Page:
I hope you enjoyed that brief history of jousting! Now, I thought I’d spend a few days sharing a (slightly less) brief history of dressage, the riding style featured in Something Unlikely and the rest of the Dogs of War Jousters short story series.
Even though we don’t have records dating back that far, horses have been a part of human history for centuries. In ancient Syria and Egypt, horses much smaller than today’s breeds were used to pull carts, chariots, and other wheeled vehicles beginning around 1500 BC. (source 1)
The earliest written work dedicated to the care and training of horses is one by Kikkuli, squire to the Hittite king Suppiluliuma, and dates back to sometime between 1375 and 1335 BC. This text almost exclusively focuses on training horses in pairs to pull chariots. (source 2)
Then, in approximately 330-350 BC, Greek writer, philosopher, and general Xenophon wrote De re equestri, or “on horsemanship”. This work deals with the selection, care, and training of horses in general. He also penned another work, titled Hipparchicus, or “the cavalry commander” that deals specifically with military training for horses, as well as other topics related to cavalry. (source 3)
There is a common misconception today that Xenophon is the “father of classical dressage” when that simply isn’t the case. De re equestri does have some nuggets of wisdom in it, but for the most part, it deals with training a very different kind of horse for a very different occupation. (source 4)
While there is evidence that some dressage maneuvers were developed by the ancient Greeks, it wasn’t until after the fall of jousting during the Renaissance that dressage began to flourish. Dressage had served as an entertaining pastime for European aristocracy in the 10th and 11th centuries, then began to take formal shape in the 1500s. (from here onward is a mix of sources 3, 4, and 5)
In 1532, Federico Grisone opened a riding school in Naples, Italy, and his teachings were based on Xenophon’s early treatise, De re equestri. It was from his academy that the first modern form of dressage evolved.
Soon after, several more schools sprung up throughout Europe, including the famous Spanish Riding School in Vienna, Austria. Dressage continued to expand and grow as great horsemen added to the discipline. Francois Robichon de la Gueriniere introduced the shoulder-in in the 1700s, and in the early 1800s Francois Baucher introduced flying changes every canter stride, now known as one-time changes or tempi changes.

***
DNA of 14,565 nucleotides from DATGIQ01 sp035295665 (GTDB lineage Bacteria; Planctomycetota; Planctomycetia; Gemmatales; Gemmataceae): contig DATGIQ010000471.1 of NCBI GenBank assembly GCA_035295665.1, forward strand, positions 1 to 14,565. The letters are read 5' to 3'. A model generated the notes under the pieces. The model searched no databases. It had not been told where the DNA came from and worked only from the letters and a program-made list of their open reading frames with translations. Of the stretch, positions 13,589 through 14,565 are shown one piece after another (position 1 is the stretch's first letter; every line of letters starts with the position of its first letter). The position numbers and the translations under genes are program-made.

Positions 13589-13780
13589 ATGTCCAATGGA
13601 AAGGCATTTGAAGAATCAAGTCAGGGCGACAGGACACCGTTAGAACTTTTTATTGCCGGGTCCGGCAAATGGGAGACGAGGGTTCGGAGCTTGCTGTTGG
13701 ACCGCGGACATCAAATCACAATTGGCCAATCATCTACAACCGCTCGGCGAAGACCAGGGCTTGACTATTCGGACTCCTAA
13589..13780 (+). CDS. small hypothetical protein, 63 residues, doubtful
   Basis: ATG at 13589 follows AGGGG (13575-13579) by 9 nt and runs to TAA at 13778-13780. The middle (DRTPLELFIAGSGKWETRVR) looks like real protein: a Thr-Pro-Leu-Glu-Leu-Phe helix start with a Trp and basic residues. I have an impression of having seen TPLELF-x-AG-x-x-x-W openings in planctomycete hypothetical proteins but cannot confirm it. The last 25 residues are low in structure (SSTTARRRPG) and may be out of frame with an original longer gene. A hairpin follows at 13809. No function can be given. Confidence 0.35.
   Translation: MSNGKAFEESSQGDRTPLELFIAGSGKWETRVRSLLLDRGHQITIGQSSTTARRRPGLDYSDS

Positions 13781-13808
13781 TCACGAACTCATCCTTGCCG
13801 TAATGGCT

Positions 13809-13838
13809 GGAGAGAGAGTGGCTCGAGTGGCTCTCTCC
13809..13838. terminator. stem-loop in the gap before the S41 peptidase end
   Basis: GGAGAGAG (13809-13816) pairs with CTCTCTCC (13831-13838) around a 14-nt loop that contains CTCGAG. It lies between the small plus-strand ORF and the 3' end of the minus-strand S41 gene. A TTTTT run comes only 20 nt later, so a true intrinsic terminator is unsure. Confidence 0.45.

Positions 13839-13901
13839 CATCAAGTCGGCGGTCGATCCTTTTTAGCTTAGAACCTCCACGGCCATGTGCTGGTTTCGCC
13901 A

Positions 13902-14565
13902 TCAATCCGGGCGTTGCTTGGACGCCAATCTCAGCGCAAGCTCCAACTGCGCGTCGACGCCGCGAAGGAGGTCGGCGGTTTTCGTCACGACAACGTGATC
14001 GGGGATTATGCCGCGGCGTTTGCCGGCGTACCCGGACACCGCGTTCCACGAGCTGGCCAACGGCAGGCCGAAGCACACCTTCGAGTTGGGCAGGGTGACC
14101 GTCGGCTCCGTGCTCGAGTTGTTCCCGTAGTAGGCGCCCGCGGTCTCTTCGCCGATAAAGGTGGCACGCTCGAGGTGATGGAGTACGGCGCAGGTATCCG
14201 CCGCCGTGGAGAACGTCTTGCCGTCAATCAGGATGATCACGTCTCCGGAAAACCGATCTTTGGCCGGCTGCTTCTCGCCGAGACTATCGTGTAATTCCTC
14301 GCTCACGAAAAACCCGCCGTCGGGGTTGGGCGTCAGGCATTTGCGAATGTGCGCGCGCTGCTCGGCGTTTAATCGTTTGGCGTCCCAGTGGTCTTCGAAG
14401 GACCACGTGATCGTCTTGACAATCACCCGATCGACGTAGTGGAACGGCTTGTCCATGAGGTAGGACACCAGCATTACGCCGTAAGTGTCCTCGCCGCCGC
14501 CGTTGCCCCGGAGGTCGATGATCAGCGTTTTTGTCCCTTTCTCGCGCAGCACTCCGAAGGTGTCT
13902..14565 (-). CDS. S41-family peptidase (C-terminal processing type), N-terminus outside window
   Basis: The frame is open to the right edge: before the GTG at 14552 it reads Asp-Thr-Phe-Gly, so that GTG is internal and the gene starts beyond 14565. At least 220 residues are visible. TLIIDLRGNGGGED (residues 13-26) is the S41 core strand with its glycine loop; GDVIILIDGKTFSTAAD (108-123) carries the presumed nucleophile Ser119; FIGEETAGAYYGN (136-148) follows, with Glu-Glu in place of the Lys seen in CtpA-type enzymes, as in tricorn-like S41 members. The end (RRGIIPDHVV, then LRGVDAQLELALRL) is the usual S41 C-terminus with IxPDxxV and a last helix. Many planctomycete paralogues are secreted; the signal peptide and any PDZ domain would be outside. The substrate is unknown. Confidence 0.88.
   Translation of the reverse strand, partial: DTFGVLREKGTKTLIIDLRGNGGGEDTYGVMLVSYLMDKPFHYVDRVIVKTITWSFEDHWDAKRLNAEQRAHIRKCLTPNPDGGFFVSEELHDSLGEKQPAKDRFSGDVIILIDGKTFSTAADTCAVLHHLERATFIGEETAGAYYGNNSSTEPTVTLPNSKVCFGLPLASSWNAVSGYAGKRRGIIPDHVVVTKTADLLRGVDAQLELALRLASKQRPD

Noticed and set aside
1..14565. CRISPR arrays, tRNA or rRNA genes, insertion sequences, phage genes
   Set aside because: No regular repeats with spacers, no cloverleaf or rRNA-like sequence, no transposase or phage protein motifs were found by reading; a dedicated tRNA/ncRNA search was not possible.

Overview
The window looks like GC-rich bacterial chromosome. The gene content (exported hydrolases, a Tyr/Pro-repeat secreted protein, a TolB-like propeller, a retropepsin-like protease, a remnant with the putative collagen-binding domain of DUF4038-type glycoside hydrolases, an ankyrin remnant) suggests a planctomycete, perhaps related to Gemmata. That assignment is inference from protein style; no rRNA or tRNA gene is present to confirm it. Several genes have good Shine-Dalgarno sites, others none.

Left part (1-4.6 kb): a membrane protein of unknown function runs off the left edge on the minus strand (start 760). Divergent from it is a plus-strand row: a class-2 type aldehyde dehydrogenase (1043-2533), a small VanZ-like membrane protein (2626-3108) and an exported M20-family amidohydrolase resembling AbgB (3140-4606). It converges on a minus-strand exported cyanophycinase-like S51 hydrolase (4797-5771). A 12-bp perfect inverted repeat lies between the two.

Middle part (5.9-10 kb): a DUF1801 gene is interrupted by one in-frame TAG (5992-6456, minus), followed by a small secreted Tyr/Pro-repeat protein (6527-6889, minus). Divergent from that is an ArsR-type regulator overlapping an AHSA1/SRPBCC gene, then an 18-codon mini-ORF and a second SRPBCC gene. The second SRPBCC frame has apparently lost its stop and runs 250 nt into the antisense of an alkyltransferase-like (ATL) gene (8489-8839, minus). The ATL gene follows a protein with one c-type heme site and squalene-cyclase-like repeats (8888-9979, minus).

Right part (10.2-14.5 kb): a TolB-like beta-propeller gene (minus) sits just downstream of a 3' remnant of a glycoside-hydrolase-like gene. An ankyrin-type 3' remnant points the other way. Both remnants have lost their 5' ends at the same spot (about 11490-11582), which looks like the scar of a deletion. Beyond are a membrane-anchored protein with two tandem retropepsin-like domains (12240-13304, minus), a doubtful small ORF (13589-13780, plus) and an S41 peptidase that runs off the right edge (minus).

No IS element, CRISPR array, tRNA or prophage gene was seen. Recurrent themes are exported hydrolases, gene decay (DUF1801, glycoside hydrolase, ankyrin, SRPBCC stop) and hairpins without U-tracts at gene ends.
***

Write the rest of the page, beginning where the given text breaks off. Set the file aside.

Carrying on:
By the 1900s, dressage was recognizable as the sport we know today. In 1912, dressage was introduced as an Olympic sport, though at the time only commissioned military officers were allowed to compete. At the time, it was more of an obedience test and was not well known.
The Federation Equestre Internationale (FEI) was created in 1921 to serve as the governing body of equestrian sports worldwide. An official set of rules and protocols for dressage were put forth which also served to clarify dressage as it transformed from a tradition of cavalry schools to being practiced by laymen. From the FEI:
“The object of Dressage is the harmonious development of the physique and ability of the horse. As a result, it makes the horse calm, supple, loose, and flexible, but also confident, attentive, and keen, thus achieving perfect understanding with its rider.”
By the 1936 Olympics in Berlin, standards rose and began to include most modern movements we see today, though riders were still predominantly male and military officers. Then in 1952 women were allowed to compete in the Olympics, and the military-only rule had been lifted to allow civilian competitors in dressage, as well.
That’s all for today, class. You’re dismissed.
(P.S. You can pre-order Something Unlikely, part 1 in my Dogs of War Jousters short story series, today! It’ll be released on April 14th, and will be available for just $0.99. Grab yours today!)